If you saw a fully-grown adult taking numerous photographs of someone else’s five-year-old daughter as she played on the beach, what would you do? Would you give them a disgusted glare? Would you confront them? Would you call the police and alert the parents of the child?
Now imagine that someone you know has bought these photographs. They pull them out at a dinner party and start showing them to you. They tell you that the little girl was “soaked to the skin” and that “her dress was clinging to her as she splashed about”. They show you one photo and explain that the girl “clutches her towel as she rubs herself down before wrapping it round her”.
What would you do in this scenario? Would you tell them that they needed help? Would you call the police? Would you invite them round for dinner again?
Well, the little girl is Suri Cruise – Tom Cruise and Katie Holmes’ daughter – and the friend is the anonymous Daily Mail Reporter:
The article includes no fewer than 15 photographs of Suri playing with her mother on the beach. The photos are accompanied by detailed information on what Suri was doing on the beach and on what she was wearing.
This is damn right creepy, but it’s certainly not new and there’s no reason to suspect that the Mail will stop publishing this kind of thing any time soon. A search of the Mail website returns 471 results, most of which are similar articles to the one from today.
In publishing these photographs, the Mail is clearly hoping to draw in as much rubbernecking traffic as possible – to hell with the moral implications of printing photos of a five-year-old girl playing with her mother on the beach.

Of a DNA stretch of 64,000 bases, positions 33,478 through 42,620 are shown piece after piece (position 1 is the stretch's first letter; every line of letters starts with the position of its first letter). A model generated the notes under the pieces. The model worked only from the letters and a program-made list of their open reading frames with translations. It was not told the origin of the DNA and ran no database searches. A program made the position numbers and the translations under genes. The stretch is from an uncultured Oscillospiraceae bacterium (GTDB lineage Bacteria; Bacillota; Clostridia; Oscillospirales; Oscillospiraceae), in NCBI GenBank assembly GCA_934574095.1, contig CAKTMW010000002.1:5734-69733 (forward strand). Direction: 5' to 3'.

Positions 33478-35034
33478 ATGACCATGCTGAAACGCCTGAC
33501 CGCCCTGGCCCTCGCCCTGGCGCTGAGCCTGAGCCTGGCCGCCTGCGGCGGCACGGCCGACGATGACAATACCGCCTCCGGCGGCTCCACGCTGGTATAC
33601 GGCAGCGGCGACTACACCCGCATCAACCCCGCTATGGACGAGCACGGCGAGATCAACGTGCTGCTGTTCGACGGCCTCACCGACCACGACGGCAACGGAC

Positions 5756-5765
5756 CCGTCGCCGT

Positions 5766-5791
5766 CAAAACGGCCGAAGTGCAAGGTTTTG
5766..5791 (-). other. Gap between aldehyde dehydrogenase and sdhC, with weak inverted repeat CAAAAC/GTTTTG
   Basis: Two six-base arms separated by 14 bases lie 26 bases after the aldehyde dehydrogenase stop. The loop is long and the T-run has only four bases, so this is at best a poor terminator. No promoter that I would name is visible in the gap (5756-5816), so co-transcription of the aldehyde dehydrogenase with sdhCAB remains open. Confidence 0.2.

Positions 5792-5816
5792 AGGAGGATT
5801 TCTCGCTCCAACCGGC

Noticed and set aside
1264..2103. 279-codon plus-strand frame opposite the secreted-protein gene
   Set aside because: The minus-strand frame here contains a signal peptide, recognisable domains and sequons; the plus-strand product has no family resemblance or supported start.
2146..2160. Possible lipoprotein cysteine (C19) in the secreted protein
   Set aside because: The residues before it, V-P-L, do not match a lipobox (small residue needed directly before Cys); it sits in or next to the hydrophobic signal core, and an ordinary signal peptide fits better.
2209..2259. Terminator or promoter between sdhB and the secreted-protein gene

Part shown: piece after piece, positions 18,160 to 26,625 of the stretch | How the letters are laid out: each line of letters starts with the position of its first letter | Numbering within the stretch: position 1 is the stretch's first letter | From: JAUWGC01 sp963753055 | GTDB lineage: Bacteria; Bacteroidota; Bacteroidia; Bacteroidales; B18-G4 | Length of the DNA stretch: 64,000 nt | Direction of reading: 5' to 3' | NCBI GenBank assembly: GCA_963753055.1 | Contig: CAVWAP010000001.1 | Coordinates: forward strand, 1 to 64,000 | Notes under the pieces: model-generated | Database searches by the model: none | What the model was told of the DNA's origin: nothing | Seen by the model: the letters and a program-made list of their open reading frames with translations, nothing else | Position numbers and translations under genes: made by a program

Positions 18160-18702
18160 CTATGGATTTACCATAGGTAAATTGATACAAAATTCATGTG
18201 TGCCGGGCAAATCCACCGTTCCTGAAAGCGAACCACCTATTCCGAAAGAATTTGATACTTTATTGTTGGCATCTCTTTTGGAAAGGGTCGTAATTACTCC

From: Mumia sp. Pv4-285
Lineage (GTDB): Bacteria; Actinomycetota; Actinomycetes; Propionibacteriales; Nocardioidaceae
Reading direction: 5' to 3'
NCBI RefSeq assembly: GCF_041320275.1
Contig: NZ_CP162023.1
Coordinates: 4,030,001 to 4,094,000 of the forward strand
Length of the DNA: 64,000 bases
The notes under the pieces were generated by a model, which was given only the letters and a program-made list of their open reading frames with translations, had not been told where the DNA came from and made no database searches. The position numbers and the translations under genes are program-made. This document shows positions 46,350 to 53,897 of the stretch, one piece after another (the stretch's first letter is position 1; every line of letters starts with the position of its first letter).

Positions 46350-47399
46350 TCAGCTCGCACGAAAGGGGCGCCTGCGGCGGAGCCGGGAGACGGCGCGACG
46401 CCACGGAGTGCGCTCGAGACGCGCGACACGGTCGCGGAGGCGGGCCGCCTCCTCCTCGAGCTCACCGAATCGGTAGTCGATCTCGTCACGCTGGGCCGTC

The Editors’ Code of Practice, which all publications under the self-regulation of the Press Complaints Commission agree to adhere to, states that editors:
must not use the fame, notoriety or position of a parent or guardian as sole justification for publishing details of a child’s private life.
This code is drawn up by the Editors’ Code of Practice Committee, of which Paul Dacre, the editor of the Daily Mail, is the chairman.
Shouldn’t he, of all people, know better?
Here is what I sent to the PCC:
This article describes, in obsessive and worrying detail, the activities of a five-year-old girl playing on the beach with her mother. The article is also accompanied by no less than 15 photographs of the child.
I believe that this directly contravenes clause 6 (“Children”) of the Editors’ Code, which states that editors “must not use the fame, notoriety or position of a parent or guardian as sole justification for publishing details of a child’s private life”.
The Code notes that exceptions may apply to clause 6 (“Children”) if “an exceptional public interest” can be demonstrated “to over-ride the normally paramount interest of the child”. I do not believe there is any “exceptional public interest” in whether or not Suri Cruise wore a swimsuit at the beach.
My complaint will be rejected by the PCC as I am a third-party, but I couldn’t not submit it anyway.